Evolution Not Transition

A transitioned friend reacted to my last post by saying she thinks that if I choose to go full time it won’t be much of a transition, it’ll be more of an evolution.

That makes sense. Though work obviously is the big transition state, since I work a 9-to-5 (9-to-late) job instead of consulting where I could gradually shift as I brought in new clients.

She also couldn’t understand how I managed to do the switching between gender things — she only had to do it for a couple months and it drove her bat-shit crazy.

Well, herein lies the difference.

It has its complications, and yes, I’ve moved toward the far side of the middle path, but a decade in, it still seems to be working for me.

OTOH, as I’ve said before, part of the drift is probably due to not having strong ties to the masculine side of my life. But I can see how — if my life had taken a different course — I’d be more fulfilled on that side. I.e. I’d still be trans, but presenting as a woman would be more of an occasional thing.

Likewise, I don’t have a problem being seen as a man at work — albeit an unconventional one, since lots of people know I perform (and a small number know that it’s not just for the stage). Yes, there’s definitely benefits that come from male privilege in that regard. (Interestingly, the things I needed to work on to get promoted awhile back were the sort of critiques usually directed at women, e.g. too consensus-oriented, need to assert myself more, etc.)

Nor do I have a problem at the coffee place I stop at most mornings, where during the week they see me as man and as a woman on the weekends. A number of them do know that I identify as bigender. Maybe part of it is that I know that short of not going there on the weekends, there’s no way to keep my different presentation separate.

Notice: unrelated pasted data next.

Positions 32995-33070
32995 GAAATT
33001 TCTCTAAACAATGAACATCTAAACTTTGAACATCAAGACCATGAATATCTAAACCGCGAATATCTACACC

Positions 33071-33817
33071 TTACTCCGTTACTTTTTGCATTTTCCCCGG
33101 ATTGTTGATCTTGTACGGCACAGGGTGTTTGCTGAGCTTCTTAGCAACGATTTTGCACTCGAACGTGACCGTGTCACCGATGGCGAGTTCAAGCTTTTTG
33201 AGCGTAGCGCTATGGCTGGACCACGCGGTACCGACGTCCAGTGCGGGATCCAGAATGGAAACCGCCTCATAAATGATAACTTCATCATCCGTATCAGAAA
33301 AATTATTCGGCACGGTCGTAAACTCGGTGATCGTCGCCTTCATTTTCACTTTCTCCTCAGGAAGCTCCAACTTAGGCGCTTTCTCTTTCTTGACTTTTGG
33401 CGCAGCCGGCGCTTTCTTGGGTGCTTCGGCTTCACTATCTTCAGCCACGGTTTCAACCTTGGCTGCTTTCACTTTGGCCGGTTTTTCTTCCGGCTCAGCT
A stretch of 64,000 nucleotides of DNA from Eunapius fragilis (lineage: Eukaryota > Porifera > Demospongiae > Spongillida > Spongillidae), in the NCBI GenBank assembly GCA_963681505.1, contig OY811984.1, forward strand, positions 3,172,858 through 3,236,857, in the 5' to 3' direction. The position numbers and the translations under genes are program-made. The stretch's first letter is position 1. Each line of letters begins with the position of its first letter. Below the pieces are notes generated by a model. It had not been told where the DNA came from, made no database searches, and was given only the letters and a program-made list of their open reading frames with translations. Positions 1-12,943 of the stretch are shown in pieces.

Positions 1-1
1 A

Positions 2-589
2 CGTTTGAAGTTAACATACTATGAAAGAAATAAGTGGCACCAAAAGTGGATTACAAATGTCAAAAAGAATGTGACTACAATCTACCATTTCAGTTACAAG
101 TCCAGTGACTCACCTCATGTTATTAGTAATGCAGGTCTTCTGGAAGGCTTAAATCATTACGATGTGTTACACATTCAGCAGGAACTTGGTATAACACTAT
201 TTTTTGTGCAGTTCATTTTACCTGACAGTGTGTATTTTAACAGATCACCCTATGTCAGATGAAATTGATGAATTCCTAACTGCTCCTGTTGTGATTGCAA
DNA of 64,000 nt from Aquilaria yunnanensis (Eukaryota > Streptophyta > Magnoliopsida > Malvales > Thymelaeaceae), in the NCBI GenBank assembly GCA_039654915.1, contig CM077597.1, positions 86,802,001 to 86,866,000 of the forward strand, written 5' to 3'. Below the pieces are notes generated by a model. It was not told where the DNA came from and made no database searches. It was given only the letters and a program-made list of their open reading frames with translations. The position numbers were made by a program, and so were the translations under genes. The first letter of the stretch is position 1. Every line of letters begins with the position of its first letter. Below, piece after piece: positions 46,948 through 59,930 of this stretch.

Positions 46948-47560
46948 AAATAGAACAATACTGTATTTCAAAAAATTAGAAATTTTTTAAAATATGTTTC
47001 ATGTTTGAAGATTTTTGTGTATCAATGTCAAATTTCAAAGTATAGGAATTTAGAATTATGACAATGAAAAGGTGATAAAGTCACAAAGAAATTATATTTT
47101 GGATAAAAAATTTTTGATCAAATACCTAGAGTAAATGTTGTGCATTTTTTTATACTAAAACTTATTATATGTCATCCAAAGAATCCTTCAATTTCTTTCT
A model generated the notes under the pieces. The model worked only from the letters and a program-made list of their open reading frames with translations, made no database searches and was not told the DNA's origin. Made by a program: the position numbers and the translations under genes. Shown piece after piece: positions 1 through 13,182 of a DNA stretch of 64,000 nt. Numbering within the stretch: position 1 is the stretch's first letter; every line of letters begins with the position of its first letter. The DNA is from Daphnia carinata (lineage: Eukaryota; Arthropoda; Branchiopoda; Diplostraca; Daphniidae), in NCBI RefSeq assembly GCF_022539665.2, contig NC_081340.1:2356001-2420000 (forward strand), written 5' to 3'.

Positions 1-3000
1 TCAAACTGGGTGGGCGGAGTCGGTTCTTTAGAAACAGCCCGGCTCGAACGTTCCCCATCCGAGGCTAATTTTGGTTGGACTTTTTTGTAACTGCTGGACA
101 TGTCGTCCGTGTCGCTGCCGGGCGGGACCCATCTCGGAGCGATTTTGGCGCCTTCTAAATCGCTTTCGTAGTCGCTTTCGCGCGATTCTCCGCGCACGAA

I think where I’m uncomfortable going back to been seen as a man probably has a lot to do with the changed relationship dynamic thing. From the burly world,* to my acupuncturist. Even the Chinese restaurant, since things have changed with one of the regular waitress since I started going there as a woman. I can’t quite put my finger on it, since obviously a pretty limited interaction, but there is difference (for the better) I’m picking up.

* Though in the burly world, there’s instances where people see me when I’m presenting as a man, e.g. tonight I had to pick up a costume that a friend was repairing. While I’d still prefer to be presenting as a woman 100% of the time in those circles, it’s less troubling because those folks still see me as a woman even when I’m in man-drag. Probably because I’d firmly established myself as a woman long before they ever saw me presenting as a man.

Then there’s odd spaces like my nail salon, where I was one of the girls long before I went there presenting as a woman. The owner and some of her long-time employees have known for years that I cross-dress. But what’s more interesting is the way I usually get treated by other customers, even ones I’ve never met before. Again it’s intangibles, but there’s a difference from the way they react to/interact with the occasional guy who comes in for pedicure.

It’s complicated…